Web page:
Atlas Terminal Warehouse
Providence, RI ~ 1913
Built in 1913 to serve the port of Providence, the Atlas Terminal warehouse was razed in 2013-2014, yielding top-notch reclaimed Heart Pine timbers and decking.
In 1913, the Terminal Warehouse Company constructed and utilized the brick pier-and-spandrel building as a warehouse for goods unloaded from the nearby State Pier, until their sale of the storage facility to the Shepard Company in 1948. The building is believed to have been designed by Warren & Gerrish of Boston.
The structure itself was a fine representation of early 20th century building, featuring a gable-roof parapet, brick corbelling, stone stringcourses, pedimented parapets, and brick piers. The structure boasted multiple loading bays, entrances, and freight doors. Initially intended as one end of a massive warehouse for the port of Providence, the Atlas Terminal building’s connection to the nearby Shepard warehouse (intended as the other end) was never realized. The building’s relatively unfinished end wall stood as an ever-present reminder of the humungous storage facility that might have been.
Constructed in typical fashion of the time, the building’s frame and decking material was old-growth longleaf pine, harvested in the south and shipped north for industrial building projects. The maple flooring laid over the decking in many parts of the structure was Parker & Stearns brand tongue-and-groove plank style, likely produced at politician and manufacturer Charles H. Stearn’s Johnson, VT mill.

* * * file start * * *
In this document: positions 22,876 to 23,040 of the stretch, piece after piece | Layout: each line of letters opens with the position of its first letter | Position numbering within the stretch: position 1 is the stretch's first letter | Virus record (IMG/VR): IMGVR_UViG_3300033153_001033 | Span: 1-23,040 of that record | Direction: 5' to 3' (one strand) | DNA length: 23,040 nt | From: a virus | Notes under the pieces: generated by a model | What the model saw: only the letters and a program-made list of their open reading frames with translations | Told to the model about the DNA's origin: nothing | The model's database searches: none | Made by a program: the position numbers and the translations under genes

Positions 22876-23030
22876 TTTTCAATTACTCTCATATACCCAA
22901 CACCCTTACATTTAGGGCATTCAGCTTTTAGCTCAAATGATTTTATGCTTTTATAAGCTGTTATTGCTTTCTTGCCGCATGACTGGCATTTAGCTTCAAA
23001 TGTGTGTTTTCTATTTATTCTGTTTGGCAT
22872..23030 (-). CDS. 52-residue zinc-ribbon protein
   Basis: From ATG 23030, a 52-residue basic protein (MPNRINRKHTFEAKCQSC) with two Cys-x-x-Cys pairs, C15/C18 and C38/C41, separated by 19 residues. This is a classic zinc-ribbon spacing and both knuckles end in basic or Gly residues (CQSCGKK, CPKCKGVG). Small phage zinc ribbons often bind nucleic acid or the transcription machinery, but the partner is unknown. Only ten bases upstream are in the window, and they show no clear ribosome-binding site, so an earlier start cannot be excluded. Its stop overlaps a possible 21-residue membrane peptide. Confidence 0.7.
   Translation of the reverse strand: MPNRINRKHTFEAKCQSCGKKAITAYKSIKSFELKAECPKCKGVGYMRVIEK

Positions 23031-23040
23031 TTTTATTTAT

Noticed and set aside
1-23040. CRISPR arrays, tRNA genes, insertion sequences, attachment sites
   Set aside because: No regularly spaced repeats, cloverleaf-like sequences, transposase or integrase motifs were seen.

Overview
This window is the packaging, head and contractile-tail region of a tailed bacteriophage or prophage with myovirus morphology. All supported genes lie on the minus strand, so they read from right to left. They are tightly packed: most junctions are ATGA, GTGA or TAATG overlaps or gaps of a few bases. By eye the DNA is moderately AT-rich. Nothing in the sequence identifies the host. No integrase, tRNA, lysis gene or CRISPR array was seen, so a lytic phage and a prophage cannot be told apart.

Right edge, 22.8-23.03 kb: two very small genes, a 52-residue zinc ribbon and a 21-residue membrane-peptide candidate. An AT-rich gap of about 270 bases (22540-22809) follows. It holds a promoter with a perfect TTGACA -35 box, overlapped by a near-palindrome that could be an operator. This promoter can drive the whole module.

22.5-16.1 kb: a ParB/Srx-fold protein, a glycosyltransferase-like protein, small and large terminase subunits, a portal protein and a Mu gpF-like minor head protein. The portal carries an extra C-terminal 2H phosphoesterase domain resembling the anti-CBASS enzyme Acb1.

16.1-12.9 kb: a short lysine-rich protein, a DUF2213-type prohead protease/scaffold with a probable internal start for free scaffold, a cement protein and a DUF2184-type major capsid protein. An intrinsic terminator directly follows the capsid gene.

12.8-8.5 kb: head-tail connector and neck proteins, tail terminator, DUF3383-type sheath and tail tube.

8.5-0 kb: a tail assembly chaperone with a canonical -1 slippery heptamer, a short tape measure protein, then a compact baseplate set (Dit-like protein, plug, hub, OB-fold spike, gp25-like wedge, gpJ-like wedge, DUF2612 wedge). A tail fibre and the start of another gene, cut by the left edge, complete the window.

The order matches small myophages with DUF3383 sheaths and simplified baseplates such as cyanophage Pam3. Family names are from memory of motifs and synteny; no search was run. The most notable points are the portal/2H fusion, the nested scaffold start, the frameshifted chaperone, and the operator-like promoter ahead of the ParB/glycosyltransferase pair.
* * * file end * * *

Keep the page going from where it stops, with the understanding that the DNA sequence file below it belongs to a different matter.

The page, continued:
Cumberland Farms, Inc. purchased the property from Shepard Company (a department store) in 1984, initially using the building for storage and sheet metal repair work. In 2011, after permission was granted by the Providence Historic District Commission to raze the building, Cumberland Farms (which had since merged with Gulf Oil) began demolition of the structurally unsound and dangerous warehouse. Longleaf Lumber saved large Heart Pine beams, posts, and Heart Pine decking from the building. Demolition was completed in summer 2014.
Our photographs of the demolition process